Employee Benefit Plan Matters: Department of Labor’s Focus Areas
January 17, 2014
With ever-changing regulations, laws and industry standards, running a compliant employee benefit plan can be a challenge. Add to that, the Department of Labor’s 450+ field investigators whose duty is to review qualified plan issues and plan sponsors can struggle to remain truly “Qualified.”
At our September 2013 seminar on Employee Benefit Plans, we discussed a few consistent problems (and their solutions) that we see when reviewing qualified plans. Below we will discuss these, as well as others the DOL has begun to focus on.
Problem: Late Deposits
This is still very much a hot topic – and criminal initiative – with the DOL. 401(k) deferral and participant loan repayments must be made “as of the earliest date on which such contributions can be reasonably segregated from the employer’s general assets.” The maximum time period for pension benefit plans shall be no later than the 15th business day of the month following the month in which the participant contribution amounts are received by the employer.
Solution: Set an appropriate policy for deposits and follow it. Reconcile loans and contributions each payroll period.
Problem: Definition of Compensation
This may involve wages being coded in a way that does not match the plan’s provisions; issues with coding when record keepers or payroll services are converted or upgraded.
Solution: Understand the definitions of compensation which are critical for accurately calculating participation deferrals, employer contributions, ADP and ACP tests. Understand each type of contribution and know which compensation elements are included and excluded for various plan purposes.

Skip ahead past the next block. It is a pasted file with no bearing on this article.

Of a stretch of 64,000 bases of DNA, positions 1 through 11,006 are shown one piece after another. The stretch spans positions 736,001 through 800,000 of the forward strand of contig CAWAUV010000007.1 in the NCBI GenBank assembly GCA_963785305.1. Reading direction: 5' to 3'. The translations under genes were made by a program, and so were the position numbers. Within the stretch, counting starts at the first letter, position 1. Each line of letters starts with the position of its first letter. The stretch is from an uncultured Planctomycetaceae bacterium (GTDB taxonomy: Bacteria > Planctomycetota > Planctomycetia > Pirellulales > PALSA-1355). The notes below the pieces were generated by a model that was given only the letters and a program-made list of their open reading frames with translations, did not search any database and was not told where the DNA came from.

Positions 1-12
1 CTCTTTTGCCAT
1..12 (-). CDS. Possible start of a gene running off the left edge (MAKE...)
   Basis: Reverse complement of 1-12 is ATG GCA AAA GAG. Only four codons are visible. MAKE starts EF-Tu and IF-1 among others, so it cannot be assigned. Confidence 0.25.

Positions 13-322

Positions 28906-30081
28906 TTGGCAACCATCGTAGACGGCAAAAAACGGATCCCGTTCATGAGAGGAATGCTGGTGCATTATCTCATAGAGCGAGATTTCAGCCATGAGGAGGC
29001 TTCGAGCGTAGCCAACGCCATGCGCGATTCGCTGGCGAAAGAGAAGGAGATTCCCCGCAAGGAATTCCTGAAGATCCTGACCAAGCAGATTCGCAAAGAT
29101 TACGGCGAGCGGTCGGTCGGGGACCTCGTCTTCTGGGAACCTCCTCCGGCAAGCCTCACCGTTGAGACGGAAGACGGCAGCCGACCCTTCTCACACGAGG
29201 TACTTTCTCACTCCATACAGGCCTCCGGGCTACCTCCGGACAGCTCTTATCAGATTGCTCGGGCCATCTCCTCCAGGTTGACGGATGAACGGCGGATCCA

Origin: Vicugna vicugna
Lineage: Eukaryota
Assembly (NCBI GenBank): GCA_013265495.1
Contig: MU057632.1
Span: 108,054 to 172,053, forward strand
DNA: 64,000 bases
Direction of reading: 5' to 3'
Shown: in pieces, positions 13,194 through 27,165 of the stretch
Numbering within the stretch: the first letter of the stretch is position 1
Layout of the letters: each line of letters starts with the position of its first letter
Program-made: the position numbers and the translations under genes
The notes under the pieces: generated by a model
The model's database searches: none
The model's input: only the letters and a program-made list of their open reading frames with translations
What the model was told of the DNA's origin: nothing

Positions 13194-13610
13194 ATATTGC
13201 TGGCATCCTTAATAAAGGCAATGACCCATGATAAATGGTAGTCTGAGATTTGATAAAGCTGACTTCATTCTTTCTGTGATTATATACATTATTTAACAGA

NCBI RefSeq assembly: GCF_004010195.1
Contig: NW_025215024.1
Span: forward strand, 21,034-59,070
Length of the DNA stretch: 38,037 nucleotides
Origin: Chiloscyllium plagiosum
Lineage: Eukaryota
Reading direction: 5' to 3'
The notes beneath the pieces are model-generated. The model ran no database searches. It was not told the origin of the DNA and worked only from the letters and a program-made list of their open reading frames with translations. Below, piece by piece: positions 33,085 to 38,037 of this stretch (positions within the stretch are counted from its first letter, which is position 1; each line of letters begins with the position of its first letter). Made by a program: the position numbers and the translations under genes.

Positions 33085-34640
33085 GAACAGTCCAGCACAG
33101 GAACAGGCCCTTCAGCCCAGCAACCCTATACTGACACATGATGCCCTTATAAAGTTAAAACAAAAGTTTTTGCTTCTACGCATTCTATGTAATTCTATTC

Problem: Failure to Follow the Plan’s Investment Policy and Related Fiduciary Responsibilities
Solution: Understand the role of a fiduciary and when that person is either acting in a fiduciary or employer role. Hold regular plan fiduciary/committee meetings, keep and record minutes and read and follow plan documents. As Ed Emerson of Morris Manning Martin said in our seminar, “Don’t guess. Plan fiduciaries should have a copy of the plan document, trust agreement, investment policy statement, committee bylaws or charter and summary plan description.” What’s more, these documents must be read, compared for consistency and put into actual practice.
For additional information on current DOL focus areas, and for advice or guidance on addressing potential problems, please contact Smith & Howard’s Employee Benefit Plan Audit team at 404.874.6244.
If you have any questions and would like to connect with a team member please call 404-874-6244 or contact an advisor below.CONTACT AN ADVISOR
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